MR WARD:  Your Honour, I wasn't trying to chase the rabbit, I assure you.  My concern was more about the - - -


JUSTICE ROSS:  No, no, I let the rabbit loose.


MR WARD:  You did.


JUSTICE ROSS:  I'm just now trying to put the rabbit in the box.


MR WARD:  Put it back in the hole.  My submission is predominantly aimed at the alignment of how one classifies an AIN and a PCW.




MR WARD:  And it seems to naturally invoke me at least commenting on that.  No, I'm very comfortable with that approach.  I am very mindful in the Teachers case, we spent six years arguing about teachers in childcare and had a decision about teachers generally, so that was an interesting experience.


I intend now just to make a few comments about the Commonwealth and that will then lead us into what we say should happen next, if that would assist.




MR WARD:  My clients are unashamedly pleased that the Commonwealth has indicated a preparedness to provide support for funding for any decision the Commission makes.  I don't want to in any way detract from that proposition.


It wouldn't come as a surprise, however, that might clients are a little anxious, affirmed by my learned friend's submissions today on behalf of the Commonwealth, that it's currently opaque what support means.  The extent to which support is provided obviously will have some bearing on considerations of section 134, impact on business being the one I'm thinking of, if support is ultimately very modest and, obviously, that might involve us wanting to have a conversation about a much longer phasing in period.  If support is more generous, then that might ameliorate our anxiety around that.  It might well be that ultimately support is more targeted to certain groups and not others.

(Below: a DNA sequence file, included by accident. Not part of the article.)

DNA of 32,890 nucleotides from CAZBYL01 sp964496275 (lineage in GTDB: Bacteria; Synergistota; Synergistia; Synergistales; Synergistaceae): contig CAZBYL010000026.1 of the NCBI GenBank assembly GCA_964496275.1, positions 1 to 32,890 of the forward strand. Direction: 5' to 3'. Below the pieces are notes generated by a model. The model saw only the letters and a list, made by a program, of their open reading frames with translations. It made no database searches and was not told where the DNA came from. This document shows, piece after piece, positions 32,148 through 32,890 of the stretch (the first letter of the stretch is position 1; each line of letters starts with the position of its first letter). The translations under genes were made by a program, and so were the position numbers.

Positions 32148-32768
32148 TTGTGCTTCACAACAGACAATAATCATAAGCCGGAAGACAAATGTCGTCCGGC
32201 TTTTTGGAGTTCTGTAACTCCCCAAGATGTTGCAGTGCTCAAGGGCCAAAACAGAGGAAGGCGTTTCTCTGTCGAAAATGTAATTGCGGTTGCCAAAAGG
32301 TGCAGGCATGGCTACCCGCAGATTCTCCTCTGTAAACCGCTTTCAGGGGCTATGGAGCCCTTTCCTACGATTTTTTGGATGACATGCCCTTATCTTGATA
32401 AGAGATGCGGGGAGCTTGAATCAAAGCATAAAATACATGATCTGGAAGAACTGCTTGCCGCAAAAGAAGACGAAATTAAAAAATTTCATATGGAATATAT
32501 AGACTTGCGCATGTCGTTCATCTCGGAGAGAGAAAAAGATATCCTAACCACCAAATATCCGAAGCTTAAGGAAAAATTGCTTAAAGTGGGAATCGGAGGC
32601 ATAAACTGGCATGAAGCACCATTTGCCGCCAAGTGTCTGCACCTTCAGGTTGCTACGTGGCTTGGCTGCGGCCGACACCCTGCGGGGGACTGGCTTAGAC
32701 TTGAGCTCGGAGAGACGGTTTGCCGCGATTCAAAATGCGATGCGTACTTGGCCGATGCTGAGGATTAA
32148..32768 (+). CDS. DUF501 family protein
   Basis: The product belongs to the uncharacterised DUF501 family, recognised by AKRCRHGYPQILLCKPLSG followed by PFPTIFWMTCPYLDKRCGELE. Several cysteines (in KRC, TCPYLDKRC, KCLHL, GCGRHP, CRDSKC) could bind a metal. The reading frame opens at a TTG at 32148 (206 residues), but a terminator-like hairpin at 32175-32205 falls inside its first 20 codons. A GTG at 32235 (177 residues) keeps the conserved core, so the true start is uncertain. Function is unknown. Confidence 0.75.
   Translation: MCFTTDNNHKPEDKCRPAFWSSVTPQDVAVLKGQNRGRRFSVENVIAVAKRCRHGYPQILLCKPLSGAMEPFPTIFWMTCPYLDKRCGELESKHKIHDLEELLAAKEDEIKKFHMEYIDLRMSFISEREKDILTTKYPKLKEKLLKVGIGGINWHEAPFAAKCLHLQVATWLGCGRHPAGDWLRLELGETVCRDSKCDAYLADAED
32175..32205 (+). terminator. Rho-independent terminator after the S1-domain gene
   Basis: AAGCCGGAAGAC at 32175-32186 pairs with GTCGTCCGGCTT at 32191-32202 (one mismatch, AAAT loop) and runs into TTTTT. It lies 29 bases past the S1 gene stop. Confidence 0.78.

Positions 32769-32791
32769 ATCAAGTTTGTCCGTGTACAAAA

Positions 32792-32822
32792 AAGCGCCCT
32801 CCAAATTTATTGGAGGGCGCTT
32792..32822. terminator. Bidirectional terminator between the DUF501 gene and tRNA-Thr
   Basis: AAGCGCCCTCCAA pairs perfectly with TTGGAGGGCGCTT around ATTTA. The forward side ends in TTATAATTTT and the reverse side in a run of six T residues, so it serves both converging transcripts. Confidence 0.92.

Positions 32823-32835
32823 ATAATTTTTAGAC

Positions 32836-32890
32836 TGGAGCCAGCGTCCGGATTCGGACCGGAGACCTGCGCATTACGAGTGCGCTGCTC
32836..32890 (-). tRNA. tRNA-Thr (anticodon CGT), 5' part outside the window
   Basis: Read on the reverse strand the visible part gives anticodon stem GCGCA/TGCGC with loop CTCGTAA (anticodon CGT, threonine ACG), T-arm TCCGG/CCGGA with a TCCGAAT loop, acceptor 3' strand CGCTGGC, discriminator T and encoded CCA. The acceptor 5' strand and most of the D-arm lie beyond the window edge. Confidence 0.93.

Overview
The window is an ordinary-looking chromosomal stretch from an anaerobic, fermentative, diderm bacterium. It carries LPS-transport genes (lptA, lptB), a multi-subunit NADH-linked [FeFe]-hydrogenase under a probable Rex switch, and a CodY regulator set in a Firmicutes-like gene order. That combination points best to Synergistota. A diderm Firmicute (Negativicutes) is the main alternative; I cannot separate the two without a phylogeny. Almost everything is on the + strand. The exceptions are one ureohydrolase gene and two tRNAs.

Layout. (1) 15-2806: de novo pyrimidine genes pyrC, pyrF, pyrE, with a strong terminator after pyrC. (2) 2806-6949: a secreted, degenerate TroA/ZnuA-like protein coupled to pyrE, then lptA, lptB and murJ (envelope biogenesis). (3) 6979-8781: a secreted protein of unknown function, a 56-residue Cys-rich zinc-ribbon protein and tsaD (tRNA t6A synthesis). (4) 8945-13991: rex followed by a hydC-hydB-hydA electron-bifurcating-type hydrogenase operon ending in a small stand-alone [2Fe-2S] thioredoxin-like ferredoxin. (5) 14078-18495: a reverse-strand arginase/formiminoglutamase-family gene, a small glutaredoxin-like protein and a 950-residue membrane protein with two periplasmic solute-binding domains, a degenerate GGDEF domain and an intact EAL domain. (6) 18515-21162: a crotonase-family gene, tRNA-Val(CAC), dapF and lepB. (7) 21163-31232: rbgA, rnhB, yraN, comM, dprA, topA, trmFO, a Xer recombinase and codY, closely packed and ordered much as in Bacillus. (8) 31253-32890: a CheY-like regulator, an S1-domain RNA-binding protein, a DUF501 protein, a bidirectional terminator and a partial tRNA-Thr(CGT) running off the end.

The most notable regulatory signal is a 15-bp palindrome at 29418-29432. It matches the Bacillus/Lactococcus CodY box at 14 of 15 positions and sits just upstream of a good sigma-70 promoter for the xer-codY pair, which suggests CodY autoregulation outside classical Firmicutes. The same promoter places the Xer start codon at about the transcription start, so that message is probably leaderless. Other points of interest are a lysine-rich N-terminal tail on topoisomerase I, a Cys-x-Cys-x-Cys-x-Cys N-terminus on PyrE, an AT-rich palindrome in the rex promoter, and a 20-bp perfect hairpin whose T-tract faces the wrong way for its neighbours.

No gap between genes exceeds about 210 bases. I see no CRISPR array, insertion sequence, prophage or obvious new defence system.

All I can say at this stage is that my clients are greatly encouraged by the Commonwealth's position, but are still mildly anxious as to what it actually means.


In that sense, I think that leads us fairly comfortably into process, and I have spoken to my learned friend Mr Sharif about this.  The view we hold is that something like this should occur.  The Commission might issue a decision which deals with those classifications or those groupings of employees that it believes should be provided with an increase, it would inform us as to the quantum; the Commission might provide some indication as to its views on classification architecture and things like that, and obviously it will provide its reasonings for that, and then it might direct the parties into conference chaired by the Commission, and it's in the context of that conference that the Commonwealth might then be able to be better informed and it might well be that ultimately the final form of the classifications and how one gives full effect to the decision, when it starts and how it's phased in, all of that could be dealt with through that conference process.


I am inclined to suggest that it's a very similar approach to that adopted in the Teachers and it allowed the parties directly involved to discuss and reach a very strong sense of accord on the questions of transition and the like, and given the importance of this sector to the community and given the challenges this sector currently has, it would seem to us that that type of two-stage process - and the Commission might envisage it being more involved than that - but that kind of two-stage process in some form probably commends itself in these proceedings.


If the Commission pleases, that's all we want to say in closing.


JUSTICE ROSS:  Look, we propose to take a short break, but can I get - this is a triumph of hope over experience - but some indication as to how long the union parties might be in response, or indeed if the Commonwealth wanted to say anything?


MR GIBIAN:  Maybe 20 minutes to half an hour.




MR McKENNA:  Your Honour, assuming that rabbits stay in hats, I anticipate being perhaps 10 minutes and Mr Hartley has some reply as well also of perhaps maybe 15 minutes.


JUSTICE ROSS:  We will just adjourn for 15 minutes or so to give everyone a break and then we'll come back.

SHORT ADJOURNMENT                                                                   [11.48 AM]

RESUMED                                                                                              [12.11 PM]


JUSTICE ROSS:  Please be seated.  Mr Gibian?


MR GIBIAN:  I'm sorry ‑ ‑ ‑


MR SHARIF:  I do apologise.